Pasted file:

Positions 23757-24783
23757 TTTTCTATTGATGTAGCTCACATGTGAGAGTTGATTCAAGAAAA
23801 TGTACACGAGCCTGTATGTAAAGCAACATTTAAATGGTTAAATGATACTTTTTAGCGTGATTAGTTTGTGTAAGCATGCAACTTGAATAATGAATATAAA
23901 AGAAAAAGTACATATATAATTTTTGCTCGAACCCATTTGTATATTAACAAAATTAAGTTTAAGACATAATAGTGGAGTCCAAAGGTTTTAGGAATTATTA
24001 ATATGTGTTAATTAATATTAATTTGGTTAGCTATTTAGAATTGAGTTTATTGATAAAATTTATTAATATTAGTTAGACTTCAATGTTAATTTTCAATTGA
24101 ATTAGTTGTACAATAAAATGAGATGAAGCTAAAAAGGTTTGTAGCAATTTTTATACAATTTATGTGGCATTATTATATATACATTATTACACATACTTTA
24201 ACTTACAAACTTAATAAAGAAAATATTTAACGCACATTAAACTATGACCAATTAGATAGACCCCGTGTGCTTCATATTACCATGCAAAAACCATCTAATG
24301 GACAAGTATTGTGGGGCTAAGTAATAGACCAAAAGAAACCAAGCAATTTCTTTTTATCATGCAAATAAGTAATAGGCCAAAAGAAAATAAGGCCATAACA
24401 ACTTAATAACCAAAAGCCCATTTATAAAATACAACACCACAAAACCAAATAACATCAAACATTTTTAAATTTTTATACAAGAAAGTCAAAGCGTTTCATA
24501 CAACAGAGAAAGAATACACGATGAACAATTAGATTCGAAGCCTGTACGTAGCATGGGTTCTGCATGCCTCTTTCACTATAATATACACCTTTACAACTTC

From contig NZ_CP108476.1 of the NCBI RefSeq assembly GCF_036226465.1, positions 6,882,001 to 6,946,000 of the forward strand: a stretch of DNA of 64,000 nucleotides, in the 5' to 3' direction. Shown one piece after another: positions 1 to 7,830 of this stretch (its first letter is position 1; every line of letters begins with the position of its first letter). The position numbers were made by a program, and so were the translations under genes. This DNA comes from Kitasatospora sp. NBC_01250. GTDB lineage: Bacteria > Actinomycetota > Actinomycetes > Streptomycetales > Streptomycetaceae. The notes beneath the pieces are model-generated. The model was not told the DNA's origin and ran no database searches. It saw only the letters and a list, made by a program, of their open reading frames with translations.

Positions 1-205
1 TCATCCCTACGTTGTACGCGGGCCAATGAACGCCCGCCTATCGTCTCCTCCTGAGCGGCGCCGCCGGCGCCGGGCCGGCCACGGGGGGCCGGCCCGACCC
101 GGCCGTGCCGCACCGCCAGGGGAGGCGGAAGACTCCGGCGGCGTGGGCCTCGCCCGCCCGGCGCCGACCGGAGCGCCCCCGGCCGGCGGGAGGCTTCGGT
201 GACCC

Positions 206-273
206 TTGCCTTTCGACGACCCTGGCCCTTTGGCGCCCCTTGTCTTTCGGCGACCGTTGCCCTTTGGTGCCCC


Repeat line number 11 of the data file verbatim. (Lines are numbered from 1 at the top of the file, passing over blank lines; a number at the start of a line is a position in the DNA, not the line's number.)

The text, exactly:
From contig NZ_CP108476.1 of the NCBI RefSeq assembly GCF_036226465.1, positions 6,882,001 to 6,946,000 of the forward strand: a stretch of DNA of 64,000 nucleotides, in the 5' to 3' direction. Shown one piece after another: positions 1 to 7,830 of this stretch (its first letter is position 1; every line of letters begins with the position of its first letter). The position numbers were made by a program, and so were the translations under genes. This DNA comes from Kitasatospora sp. NBC_01250. GTDB lineage: Bacteria > Actinomycetota > Actinomycetes > Streptomycetales > Streptomycetaceae. The notes beneath the pieces are model-generated. The model was not told the DNA's origin and ran no database searches. It saw only the letters and a list, made by a program, of their open reading frames with translations.